“We should have some music.” She says a little too loudly, sealing her designation as the life of this party. “MaryAnne, don’t you think so?”

 

“Sure.” I say, wincing as she swings her hips a little too hard on the way to the CD rack. Tim’s four friends are watching her with a mixture of fascination and horror. I catch Tim’s eyes again and see sorrow. Sorrow and compassion.

 

He knows our story, is yet prepared to be my husband and Julie’s brother-in-law.

 

“Don’t let it bother you.” He whispers to me. “It’s only a matter of time.”

 

By this, I know he means that a day will come when Julie will give her hurts to God as I did three years ago. By this, I know he means that we need to continue to love this crazy, outgoing, skimpily-dressed woman the same way that God loves us – unconditionally.

 

I nod. Suddenly, I am not as embarrassed by my sister as I was before.

Posted in Christian fiction, Short story

Crux

Crux

 

My eyes involuntarily travel to the painting. This is what I do every morning as I clean our humble living room: gaze at the painting of Jesus dying on the cross. The painting is from another time in our lives. An era so far away I sometimes wonder if I’ve made things up, allowed the all-too-real reality warp the edges of my mind.

 

But the painting is there; a constant reminder.

 

At a silly, immature point in our lives, we’d gotten snared by religion. Gotten ourselves sucked into church. Into God.

 

But where had He gotten us? Where was He as we journeyed through multiple fibroids, multiple operations, multiple hopes, a single conception, a single delivery…and a single death? They’d placed her three-day-old body in my hands and murmured all the right words of consolation.

 

We picked ourselves up, tried so much to believe again. Then Umoh’s leukemia. A fractured hip, chemotherapy, wheel chair…, the stench of death, the fear of widowhood.

 

Where is He now?

 

I look at the painting again. Perhaps it would be the next thing to go. The artist’s made himself quite a name and his paintings now go for ridiculously high prices. And we do need the money.

 

Sitting with a little unease, I begin to recount all the ventures our fortune had been drained into. Fertility treatments, chemotherapy, physiotherapy. Where is God?

 

“Hi there.”

 

I whirl around at the sound of Umoh’s approach. He has learned to walk again, shuffles like an unsteady toddler, holds on to walls for support when he thinks I’m not watching. If it were only the baby God had taken, it would have been okay. Did He have to take my husband’s vitality, his pride…?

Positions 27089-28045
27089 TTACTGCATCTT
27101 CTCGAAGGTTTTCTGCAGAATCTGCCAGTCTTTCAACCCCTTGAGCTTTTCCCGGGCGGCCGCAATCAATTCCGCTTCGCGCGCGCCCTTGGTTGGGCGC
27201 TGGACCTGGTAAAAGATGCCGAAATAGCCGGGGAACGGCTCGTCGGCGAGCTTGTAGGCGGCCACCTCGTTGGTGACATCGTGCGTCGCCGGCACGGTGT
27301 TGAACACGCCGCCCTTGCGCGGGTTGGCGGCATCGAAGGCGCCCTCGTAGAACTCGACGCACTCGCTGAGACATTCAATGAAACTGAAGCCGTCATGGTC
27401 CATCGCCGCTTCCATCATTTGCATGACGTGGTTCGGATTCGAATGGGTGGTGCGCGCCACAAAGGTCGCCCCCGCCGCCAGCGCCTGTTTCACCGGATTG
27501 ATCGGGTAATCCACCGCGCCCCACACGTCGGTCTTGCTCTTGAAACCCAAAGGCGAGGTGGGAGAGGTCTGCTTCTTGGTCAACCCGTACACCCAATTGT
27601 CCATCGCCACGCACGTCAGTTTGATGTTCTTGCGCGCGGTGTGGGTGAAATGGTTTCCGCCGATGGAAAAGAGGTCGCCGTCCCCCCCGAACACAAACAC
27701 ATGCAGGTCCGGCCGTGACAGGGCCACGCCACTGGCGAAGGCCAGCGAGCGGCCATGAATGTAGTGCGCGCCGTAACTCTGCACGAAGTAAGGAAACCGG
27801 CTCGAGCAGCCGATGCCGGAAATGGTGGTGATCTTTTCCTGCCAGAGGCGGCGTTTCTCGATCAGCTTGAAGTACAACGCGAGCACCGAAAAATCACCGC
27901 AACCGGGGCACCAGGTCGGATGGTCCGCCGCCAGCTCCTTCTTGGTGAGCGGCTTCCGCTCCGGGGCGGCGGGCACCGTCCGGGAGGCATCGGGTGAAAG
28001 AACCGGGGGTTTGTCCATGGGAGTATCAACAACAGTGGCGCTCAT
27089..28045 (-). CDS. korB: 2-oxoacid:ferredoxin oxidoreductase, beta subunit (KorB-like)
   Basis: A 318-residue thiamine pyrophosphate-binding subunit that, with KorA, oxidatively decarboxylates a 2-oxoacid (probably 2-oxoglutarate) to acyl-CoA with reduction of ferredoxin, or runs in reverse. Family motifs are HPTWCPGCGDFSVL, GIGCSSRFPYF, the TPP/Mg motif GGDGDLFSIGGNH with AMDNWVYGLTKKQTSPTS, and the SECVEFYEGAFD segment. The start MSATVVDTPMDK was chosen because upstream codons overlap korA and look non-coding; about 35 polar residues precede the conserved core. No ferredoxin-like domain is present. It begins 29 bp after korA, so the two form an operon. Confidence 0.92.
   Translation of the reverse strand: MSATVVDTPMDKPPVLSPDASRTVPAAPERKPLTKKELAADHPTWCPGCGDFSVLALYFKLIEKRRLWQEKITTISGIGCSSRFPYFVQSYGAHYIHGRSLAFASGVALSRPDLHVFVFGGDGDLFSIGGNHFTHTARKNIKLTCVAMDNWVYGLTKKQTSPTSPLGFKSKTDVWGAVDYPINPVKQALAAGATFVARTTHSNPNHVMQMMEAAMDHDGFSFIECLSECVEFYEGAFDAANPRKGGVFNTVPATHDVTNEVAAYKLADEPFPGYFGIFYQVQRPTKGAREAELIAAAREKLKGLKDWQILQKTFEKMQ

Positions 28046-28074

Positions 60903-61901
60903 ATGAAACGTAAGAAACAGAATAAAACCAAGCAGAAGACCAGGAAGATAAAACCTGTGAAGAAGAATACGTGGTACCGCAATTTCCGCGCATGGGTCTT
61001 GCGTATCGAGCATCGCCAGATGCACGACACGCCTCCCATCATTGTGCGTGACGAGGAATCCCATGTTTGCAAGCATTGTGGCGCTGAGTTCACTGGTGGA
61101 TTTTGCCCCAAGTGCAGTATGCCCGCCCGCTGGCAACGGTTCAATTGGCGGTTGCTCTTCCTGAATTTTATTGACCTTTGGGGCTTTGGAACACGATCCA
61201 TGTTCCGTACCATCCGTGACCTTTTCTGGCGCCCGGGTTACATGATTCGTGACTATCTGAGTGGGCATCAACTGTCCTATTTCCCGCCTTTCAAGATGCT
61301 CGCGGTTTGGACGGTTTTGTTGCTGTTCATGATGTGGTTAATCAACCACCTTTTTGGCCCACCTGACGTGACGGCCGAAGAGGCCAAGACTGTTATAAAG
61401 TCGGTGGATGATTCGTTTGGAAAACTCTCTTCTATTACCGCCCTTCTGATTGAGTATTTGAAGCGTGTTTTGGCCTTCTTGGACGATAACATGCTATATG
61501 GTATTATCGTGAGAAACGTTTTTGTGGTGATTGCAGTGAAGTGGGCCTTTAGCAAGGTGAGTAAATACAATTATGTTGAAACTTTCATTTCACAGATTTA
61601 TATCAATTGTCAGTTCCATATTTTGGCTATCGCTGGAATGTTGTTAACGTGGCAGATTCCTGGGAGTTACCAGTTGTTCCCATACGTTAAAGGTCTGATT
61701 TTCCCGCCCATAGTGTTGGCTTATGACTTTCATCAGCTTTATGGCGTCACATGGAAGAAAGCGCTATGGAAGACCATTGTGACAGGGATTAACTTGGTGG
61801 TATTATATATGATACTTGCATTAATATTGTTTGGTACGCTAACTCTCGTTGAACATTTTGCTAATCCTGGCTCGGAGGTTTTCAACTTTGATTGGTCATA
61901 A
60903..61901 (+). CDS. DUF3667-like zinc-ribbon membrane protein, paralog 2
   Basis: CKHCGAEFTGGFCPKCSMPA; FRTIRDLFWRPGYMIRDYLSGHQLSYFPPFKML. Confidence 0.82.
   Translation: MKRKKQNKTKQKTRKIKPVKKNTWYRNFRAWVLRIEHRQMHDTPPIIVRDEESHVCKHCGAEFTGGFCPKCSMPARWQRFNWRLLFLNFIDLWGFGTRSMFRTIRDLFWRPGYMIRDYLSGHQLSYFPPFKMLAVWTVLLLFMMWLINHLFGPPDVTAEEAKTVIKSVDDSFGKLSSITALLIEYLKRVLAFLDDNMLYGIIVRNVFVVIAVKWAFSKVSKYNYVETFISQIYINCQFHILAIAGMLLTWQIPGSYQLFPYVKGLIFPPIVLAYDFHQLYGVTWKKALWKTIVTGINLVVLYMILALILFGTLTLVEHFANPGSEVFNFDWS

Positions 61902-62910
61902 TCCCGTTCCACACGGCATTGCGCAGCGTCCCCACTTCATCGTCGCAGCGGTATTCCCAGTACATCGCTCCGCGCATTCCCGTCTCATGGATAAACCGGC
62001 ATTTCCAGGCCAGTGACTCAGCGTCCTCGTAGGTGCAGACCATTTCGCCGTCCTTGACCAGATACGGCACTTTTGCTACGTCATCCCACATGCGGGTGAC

“Up already?” I force a smile, “I didn’t want to wake you yesterday when I came back from work. I checked the kitchen and saw you’d eaten, so I just crawled into bed beside you.”

 

“I heard you.” He shuffles some more and sits beside me. It’s early in the morning, but he’s sweating. From exertion…from worry?

 

“You didn’t stir.”

 

“I heard you…” he twists his fingers with his other hand. There’s tension in his body, I can feel it…and it’s not from his little walk.

 

“Are you okay?”

 

“Ben came around while you were out.”

 

“Yesterday?”

 

“Yes.”

 

We’ve tried without success to put Ben where he belongs; in the past when we had religion, but he’s one stubborn man. He pops in at the oddest times, peddling Jesus, trying to save our souls.

 

Umoh sighs and lifts his head. I follow his gaze. He’s staring at the painting…at Jesus…at the cross. “He said something to me…for us…”

 

“What?” My palms are sweating and I think of getting them around Ben’s neck. How dare he come to upset Umoh?

 

“He asked me what the essence of the crucifixion was. I didn’t know and told him so…”

 

“He had no right to bother you.” I push hair away from my face, panic away from my heart.

 

“He said that’s why we’ve believed God has abandoned us.” He wrings his fingers some more.

 

“What?”

 

His next words come out choked, as if he’s trying to fight off tears, “Surrender. He said the essence of the cross is surrender. Letting God be God during the good times. During the bad times.”

 

My tongue gets stuck in my throat. The room seems to be closing in on me. The painting on the wall suddenly seems larger. Brighter. I try to speak, but no words would form.

 

Umoh is a strong man, not given to emotions, but he is weeping with abandon.

“Maybe…maybe if we learned to surrender…”

 

My heart feels like it’s been shredded into crimson pieces. But I’d surrendered when he took my baby? I’d surrendered, hadn’t I?

 

“I promised him we’d be in church tomorrow.”

 

I still can’t speak, but turn away from the glare of the painting, turn to Umoh.

 

“It’s okay if you don’t want to go…” he bites his lips, “but I want to go.”

 

After a while, I find my lost voice. “But you can’t drive?”

 

“Ben will come for me.” There’s a finality to his tone.

 

I turn back to the painting. Jesus’ life is ebbing away. He’s giving His life for the world…in total surrender.

 

The tears arrive, one drop at a time until my face is a glistening river. Umoh is standing to his feet, shuffling…shuffling towards Jesus…towards the painting…towards the cross.